The world is facing increasing risk of extreme weather events, as severe storms, flooding, droughts and heatwaves cause havoc for local communities and disruption for local businesses. In its latest report, Progress in adapting to climate change, the Government’s chief climate advisors warn that the 2010s was the hottest decade on record globally but says that “delivering adaptation is not keeping up with increasing risk” and the UK is less prepared now than it was five years ago. The Climate Change Committee’s (CCC) report predicts periods of either too much or too little water, extreme temperatures and sea level rises, and says decisions should be taken now to avoid the long-term consequences of climate change.
The report goes on to say that the UK does not yet have a vision for successful adaptation to climate change, nor measurable targets to assess progress, and not one of the 34 priority areas assessed in the progress adaptation report can demonstrate strong progress in adapting to climate risk.
This is not good news for businesses that rely on national infrastructures for supplies and deliveries across the supply chains, and distribution to consumers. But the problems don’t end there. Dealing with the more immediate risks of flooding, droughts and severe storms presents their own challenges as more businesses are already finding out.
The winter storms of 2015/16 brought gale force winds and intense rainfall causing the most extreme flooding on record, with business properties suffering the worst. Around 5000 business properties were damaged, costing over £500 million in repairs and lost production. The total cost to the economy in England alone were estimated to be in the region of £1.9 billion.
A more recent report from the UK’s Energy and Climate Intelligence Unit (ECIU), analysed 59 studies on climate change and extreme weather, of which 41 studies demonstrated climate change had made extreme weather events more intense and more long-lived.
Extreme weather events can undermine work activities, production and productivity. They can disrupt infrastructure services, damage physical assets and threaten natural capital such as air, water, food and timber resources on which businesses depend. Some weather events can also affect multiple systems leaving businesses vulnerable to further disruption across their supply chains and fluctuations in prices.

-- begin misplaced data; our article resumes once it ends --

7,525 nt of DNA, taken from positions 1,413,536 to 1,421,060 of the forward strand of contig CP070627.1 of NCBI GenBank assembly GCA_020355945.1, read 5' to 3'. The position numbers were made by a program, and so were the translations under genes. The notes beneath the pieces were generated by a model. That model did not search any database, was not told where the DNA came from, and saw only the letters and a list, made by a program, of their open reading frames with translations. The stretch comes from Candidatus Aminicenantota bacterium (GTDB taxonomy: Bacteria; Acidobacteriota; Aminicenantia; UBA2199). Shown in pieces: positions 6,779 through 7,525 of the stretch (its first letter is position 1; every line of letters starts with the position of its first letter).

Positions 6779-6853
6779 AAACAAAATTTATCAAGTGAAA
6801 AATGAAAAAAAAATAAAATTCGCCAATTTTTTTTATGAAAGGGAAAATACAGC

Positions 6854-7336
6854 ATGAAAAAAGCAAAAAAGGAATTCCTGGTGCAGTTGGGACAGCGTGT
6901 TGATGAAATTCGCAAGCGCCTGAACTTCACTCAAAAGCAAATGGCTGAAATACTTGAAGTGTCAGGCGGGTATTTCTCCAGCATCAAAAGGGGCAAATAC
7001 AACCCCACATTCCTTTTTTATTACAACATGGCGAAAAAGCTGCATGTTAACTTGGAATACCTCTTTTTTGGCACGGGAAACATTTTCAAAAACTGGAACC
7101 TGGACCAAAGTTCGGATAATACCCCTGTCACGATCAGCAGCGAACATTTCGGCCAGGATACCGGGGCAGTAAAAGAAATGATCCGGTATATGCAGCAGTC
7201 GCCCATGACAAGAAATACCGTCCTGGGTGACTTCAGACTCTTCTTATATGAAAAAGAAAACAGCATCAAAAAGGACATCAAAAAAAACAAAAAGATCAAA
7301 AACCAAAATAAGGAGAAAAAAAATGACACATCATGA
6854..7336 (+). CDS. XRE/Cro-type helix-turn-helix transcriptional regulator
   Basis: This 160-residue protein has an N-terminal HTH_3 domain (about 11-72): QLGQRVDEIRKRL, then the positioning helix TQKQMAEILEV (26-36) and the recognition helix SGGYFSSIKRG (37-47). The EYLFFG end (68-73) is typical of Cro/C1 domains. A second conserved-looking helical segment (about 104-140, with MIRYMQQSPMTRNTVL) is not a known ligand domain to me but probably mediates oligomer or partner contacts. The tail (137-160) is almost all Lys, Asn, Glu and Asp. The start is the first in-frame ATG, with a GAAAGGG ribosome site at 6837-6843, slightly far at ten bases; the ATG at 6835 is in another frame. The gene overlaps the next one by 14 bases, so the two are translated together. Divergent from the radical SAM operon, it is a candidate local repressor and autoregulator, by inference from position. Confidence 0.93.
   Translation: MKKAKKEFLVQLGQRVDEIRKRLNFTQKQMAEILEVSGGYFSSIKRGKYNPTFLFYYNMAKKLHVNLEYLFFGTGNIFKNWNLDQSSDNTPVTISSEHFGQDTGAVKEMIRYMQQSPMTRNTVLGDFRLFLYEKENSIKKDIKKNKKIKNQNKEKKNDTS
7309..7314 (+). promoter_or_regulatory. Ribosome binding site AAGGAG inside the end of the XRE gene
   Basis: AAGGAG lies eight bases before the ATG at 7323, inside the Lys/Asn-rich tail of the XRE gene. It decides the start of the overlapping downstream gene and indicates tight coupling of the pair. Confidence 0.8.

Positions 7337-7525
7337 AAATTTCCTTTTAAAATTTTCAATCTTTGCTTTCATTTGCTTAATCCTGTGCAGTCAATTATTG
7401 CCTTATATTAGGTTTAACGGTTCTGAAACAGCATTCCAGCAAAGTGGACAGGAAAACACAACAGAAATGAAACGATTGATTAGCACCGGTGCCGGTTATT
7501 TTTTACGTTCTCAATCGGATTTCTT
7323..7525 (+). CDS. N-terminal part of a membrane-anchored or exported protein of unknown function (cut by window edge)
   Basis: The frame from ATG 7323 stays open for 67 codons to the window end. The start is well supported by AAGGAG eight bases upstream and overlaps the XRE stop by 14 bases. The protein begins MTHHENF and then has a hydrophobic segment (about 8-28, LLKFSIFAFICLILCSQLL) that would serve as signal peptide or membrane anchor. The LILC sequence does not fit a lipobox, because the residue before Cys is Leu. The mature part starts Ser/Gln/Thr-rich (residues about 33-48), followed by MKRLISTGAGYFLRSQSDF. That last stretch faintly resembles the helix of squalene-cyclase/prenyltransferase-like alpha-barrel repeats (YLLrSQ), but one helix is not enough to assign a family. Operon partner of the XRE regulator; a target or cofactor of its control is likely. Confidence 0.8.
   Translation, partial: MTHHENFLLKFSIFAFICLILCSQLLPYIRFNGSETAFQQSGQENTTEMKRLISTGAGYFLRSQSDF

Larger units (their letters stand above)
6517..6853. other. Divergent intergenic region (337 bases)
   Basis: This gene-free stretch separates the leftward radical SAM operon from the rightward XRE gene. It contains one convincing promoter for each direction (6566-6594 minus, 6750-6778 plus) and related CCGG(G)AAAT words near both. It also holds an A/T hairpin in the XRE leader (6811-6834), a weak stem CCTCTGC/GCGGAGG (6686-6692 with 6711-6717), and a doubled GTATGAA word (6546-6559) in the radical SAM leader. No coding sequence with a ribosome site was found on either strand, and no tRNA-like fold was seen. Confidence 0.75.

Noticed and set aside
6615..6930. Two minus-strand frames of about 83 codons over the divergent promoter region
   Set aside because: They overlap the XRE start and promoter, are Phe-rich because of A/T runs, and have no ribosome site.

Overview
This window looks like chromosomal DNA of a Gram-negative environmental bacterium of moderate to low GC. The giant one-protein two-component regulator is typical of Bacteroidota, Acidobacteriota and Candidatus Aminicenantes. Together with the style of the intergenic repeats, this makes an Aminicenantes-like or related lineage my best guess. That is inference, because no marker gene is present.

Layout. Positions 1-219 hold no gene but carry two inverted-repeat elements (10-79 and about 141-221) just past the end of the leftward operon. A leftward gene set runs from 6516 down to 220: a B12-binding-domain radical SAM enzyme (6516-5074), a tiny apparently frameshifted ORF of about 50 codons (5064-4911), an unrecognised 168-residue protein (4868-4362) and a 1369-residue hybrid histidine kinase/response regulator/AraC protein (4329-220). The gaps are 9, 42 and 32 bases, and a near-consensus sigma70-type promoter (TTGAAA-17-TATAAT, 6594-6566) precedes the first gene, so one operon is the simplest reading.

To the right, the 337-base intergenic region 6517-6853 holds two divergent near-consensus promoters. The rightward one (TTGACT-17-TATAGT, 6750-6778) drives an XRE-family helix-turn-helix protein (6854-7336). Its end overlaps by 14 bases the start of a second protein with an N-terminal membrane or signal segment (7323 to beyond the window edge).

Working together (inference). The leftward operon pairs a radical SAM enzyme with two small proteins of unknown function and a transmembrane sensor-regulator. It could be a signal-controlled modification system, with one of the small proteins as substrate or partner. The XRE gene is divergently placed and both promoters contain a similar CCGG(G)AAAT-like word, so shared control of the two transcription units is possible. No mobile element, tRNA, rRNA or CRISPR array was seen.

Location — businesses should have a flood plan, particularly in areas identified as being at risk of flooding. The plan should include actions to be taken in the event of a flood, including measures to minimise the risk of damage, such as clearing debris from drains, providing adequate bunding and storing stock above floor level.
Supply chains — management should consider risks to supply chains. Geographic variability means supplies will likely be exposed to climate change at different times and in different ways. Those located in areas prone to droughts, for example, will have different risks to those located in areas susceptible to flooding or sea level rises.
Staff — employees may not be able to attend work because of disruptive weather. Businesses should consider putting systems that allow for home working in the event of bad weather. The Covid pandemic has shown home working can work effectively for some staff. Those at work may need clothing for inclement weather and buildings may need better insulation or ventilation when outside temperatures are particularly hot or cold.
Distribution — one of the main causes of business disruption is the ability for companies to move goods in and out during severe weather conditions. Logistics need to be assessed to determine alternative transportation options if, for example, normal freight movement via rail, road or air, are disrupted.
Insurance — not all climate-related risks are insurable, but for those elements that are insurable, it is vital for businesses to choose the policies that are most appropriate to protect against business risks. Some companies, for example, provide specialist insurance covering things like replacement stocks, alternative accommodation and lost staff wages for high flood risk areas.
Customers — the success of a business rests on value for money and reliability. Reputation can suffer badly if a business fails either of these tests. Building client confidence can start by informing all stakeholders of the actions a company is taking to reduce carbon and other greenhouse gas emissions and by measures put in place to reduce disruption of supplies and services caused by severe weather.